July 25th, 2013

How I organize my SCSS with Bourbon and Neat

I read Thoughtbot’s Style Sheet Swag quite a while ago but never really tried to implement it until a recent side project. As it turns out, this is much cleaner than using the asset pipeline.

This is mostly in the context of Rails but could be used outside of Rails easily. In my application.css.scss file you often see something like this (or sometimes far more verbose).

//= require font-awesome
//= require_self
//= require_directory .

While this works perfectly fine I’ve found that it can lead to a lot of clutter in your styles. Instead of being explicit and deliberate with your stylesheets you have free reign to place them wherever you want without much thought going into it.

Personally, this can lead to rushed and messy styles placed in contexts that they don’t belong. Suddenly I have my project styles in application.css.scss instead of my project.css.scss file.

Now instead of having my files scattered and included by default I import them individually as such.

//= require font-awesome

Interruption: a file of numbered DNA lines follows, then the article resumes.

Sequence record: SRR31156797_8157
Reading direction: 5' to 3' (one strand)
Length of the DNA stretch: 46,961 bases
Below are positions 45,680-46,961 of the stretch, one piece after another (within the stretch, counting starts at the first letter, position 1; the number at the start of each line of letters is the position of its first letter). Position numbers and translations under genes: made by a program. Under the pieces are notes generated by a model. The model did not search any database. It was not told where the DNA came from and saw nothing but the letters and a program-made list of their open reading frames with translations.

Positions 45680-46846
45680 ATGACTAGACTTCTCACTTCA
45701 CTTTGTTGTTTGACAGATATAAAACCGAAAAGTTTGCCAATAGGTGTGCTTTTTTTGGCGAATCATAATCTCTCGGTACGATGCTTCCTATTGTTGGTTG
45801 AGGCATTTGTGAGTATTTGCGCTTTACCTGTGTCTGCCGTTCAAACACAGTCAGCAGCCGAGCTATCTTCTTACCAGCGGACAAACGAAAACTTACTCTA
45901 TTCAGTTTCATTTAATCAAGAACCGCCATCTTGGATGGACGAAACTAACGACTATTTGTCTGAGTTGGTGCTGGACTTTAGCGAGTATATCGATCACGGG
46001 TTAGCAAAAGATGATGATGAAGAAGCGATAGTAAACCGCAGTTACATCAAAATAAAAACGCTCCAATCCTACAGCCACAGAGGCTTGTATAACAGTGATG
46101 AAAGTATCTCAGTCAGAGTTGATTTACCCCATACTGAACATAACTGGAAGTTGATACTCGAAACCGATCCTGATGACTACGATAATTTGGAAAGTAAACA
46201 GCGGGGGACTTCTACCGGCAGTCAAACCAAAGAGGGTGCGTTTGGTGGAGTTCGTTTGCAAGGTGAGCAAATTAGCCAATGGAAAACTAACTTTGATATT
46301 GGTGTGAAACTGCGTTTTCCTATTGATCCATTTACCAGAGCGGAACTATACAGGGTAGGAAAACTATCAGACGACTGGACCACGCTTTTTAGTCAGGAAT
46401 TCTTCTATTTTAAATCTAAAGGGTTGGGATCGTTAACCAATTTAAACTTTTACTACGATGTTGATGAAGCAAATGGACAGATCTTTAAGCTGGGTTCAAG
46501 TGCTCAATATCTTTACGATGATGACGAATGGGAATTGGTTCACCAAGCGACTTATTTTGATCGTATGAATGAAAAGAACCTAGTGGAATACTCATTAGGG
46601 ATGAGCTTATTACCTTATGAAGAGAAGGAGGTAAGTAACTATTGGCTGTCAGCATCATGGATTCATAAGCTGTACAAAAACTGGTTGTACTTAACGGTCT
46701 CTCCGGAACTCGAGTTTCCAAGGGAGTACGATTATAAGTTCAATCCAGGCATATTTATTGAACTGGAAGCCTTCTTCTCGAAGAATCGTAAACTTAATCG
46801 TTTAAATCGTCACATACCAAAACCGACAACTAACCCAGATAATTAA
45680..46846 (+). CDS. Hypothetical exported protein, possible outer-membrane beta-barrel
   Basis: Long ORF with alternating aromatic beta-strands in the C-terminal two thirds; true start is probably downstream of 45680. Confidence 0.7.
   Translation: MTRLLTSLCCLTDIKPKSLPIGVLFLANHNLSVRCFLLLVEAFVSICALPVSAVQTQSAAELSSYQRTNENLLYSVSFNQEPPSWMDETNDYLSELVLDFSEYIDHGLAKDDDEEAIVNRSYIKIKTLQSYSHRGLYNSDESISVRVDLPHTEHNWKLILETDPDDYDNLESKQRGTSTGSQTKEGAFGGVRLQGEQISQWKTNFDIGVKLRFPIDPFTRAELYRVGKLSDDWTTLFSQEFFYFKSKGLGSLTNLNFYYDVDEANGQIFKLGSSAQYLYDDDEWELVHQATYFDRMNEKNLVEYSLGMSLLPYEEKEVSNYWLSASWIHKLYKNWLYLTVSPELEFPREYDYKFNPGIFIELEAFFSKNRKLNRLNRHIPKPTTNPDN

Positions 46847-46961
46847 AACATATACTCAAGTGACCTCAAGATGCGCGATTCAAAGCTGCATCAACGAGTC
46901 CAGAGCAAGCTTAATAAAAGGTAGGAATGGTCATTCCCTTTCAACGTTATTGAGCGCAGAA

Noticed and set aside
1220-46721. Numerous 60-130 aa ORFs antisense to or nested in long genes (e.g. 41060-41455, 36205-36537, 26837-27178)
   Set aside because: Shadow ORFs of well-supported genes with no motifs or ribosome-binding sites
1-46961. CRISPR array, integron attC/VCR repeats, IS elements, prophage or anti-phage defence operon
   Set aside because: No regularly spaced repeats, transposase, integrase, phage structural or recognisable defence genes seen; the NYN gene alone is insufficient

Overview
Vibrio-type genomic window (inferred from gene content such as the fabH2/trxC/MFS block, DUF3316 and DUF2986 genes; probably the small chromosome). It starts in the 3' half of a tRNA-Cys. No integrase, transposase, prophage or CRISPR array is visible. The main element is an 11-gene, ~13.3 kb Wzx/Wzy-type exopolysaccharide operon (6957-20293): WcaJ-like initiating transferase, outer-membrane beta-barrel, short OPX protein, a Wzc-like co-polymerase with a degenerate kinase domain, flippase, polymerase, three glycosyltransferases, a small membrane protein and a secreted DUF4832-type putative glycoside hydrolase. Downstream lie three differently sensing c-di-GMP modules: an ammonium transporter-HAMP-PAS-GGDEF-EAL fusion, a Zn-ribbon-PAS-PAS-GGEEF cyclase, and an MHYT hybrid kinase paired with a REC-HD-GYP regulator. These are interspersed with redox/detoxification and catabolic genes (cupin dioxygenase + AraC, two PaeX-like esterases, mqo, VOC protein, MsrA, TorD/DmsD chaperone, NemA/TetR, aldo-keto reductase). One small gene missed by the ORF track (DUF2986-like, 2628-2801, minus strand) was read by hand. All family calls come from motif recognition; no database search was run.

@import 'bourbon';
@import 'neat';

@import 'base/styles';

@import 'projects';
@import 'project';
@import 'issues';

My base/styles.css.scss imports several other files in the same base directory including variables.css.scss and mixins.css.scss. I find that this keeps my stylesheets clean, organized, and easier to modify.

Since Bourbon, Neat, and base/styles is included towards the top, any variables and mixins defined in any of the includes from it are included in anything else we import later on.

Bourbon and Neat are very straight forward and easy to use but very powerful. The mixins Bourbon provides can help clean up any messy and ugly vendor prefixes while Neat provides a lightweight grid managed by mixins rather than classes.

This is how Bourbon, Neat, and SCSS’s @import keep my stylesheets clean and maintainable.